HUMANE: a typology, method and roadmap for HUman-M.. (HUMANE)
HUMANE: a typology, method and roadmap for HUman-MAchine NEtworks
Start date: Apr 1, 2015,
End date: Mar 31, 2017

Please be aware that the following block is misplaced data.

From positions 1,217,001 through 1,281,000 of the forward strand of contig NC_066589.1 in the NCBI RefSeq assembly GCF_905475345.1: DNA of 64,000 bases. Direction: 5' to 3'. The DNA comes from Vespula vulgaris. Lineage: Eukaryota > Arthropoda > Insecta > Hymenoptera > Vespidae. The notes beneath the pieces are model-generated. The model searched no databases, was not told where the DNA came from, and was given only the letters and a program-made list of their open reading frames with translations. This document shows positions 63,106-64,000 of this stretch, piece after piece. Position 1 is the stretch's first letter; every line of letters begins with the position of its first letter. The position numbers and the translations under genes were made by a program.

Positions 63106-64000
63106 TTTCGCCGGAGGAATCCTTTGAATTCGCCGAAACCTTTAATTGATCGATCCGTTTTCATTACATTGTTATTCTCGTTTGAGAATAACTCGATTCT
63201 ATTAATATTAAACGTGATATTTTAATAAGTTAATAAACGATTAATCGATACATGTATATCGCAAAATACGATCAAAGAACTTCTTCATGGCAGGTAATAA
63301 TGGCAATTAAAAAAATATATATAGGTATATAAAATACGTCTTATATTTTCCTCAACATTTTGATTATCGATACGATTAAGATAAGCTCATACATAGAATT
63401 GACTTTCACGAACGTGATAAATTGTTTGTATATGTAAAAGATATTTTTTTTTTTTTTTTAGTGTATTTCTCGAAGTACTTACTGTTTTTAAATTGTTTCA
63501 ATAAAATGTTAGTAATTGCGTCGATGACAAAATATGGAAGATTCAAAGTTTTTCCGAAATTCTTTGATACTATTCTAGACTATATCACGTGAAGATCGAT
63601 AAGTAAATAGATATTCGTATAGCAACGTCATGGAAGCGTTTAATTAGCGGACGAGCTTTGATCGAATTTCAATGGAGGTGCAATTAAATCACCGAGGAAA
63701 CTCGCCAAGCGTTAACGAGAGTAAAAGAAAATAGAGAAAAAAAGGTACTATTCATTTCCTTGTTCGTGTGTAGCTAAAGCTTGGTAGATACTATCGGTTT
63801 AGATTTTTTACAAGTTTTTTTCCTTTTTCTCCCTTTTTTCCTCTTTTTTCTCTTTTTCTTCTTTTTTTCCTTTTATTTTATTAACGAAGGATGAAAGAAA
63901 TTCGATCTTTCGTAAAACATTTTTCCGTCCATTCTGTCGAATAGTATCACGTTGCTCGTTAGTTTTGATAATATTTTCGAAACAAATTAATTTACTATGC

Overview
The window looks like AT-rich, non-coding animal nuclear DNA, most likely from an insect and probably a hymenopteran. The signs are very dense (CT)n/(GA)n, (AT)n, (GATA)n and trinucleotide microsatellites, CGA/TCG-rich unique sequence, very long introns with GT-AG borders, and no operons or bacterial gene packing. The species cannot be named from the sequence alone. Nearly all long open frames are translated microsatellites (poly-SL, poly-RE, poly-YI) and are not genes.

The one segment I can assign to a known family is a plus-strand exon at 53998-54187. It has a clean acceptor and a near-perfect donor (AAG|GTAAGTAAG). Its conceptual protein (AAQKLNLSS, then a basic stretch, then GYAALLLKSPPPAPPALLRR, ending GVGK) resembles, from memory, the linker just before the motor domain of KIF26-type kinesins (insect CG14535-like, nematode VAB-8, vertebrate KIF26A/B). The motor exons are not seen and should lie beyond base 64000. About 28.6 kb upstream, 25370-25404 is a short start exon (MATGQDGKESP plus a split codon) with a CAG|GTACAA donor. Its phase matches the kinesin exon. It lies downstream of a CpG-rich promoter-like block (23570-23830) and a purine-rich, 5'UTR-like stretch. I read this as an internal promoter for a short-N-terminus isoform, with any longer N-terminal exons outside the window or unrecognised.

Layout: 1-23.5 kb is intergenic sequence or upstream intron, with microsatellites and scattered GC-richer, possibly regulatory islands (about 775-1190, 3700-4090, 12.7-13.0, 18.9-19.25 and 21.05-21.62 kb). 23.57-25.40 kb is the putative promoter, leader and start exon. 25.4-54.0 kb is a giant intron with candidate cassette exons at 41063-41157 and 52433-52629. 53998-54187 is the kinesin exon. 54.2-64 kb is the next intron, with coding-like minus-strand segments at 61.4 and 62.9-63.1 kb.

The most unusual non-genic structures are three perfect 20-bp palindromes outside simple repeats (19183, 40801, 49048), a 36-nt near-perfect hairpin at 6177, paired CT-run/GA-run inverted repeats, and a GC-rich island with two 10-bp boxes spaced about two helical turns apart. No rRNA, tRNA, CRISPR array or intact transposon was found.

Increasingly, activities in work and social life are conducted within human-machine networks, where collaboration involves many different actors; governments and organisations, individuals and machines such as smart devices, sensors and computing infrastructure. The targets of these networks can be for policy making, commercial innovation, education, improved quality of life, information exchange or resource organisation. As networks become more complex and include more connections between humans and machines, so the characteristics of those networks become important in determining the effectiveness and successful evolution of the collaborations which they support. Emerging challenges are: understanding the processes necessary for developing and maintaining human-machine networks such that they are able to deliver their intended outcomes; and applying this knowledge to support emerging networks in public, commercial and civil domains to more readily achieve key European goals.In HUMANE we will develop a typology of human-machine networks focused on characteristics of relationships between networked humans and machines such as trust, motivation, reputation, responsibility, privacy and security. We will consider health indicators for networks and create prototype tools that can be exploited through a community of stakeholders to create and enrich human-machine networks. We will propose a roadmap and methodology for the evolution of such networks, appropriate to the needs of ICT developers, building on in-depth case studies taken from R&I projects relevant to the societal DAE pillars to form a supporting framework for future thinking and ICT policy-making in Europe.The project partners in HUMANE have wide and complementary experience in social sciences and ICT R&I, essential for bridging the technological, societal, industrial and human-centric components necessary to achieve improved understanding of emerging hyper-connected human-machine networks.
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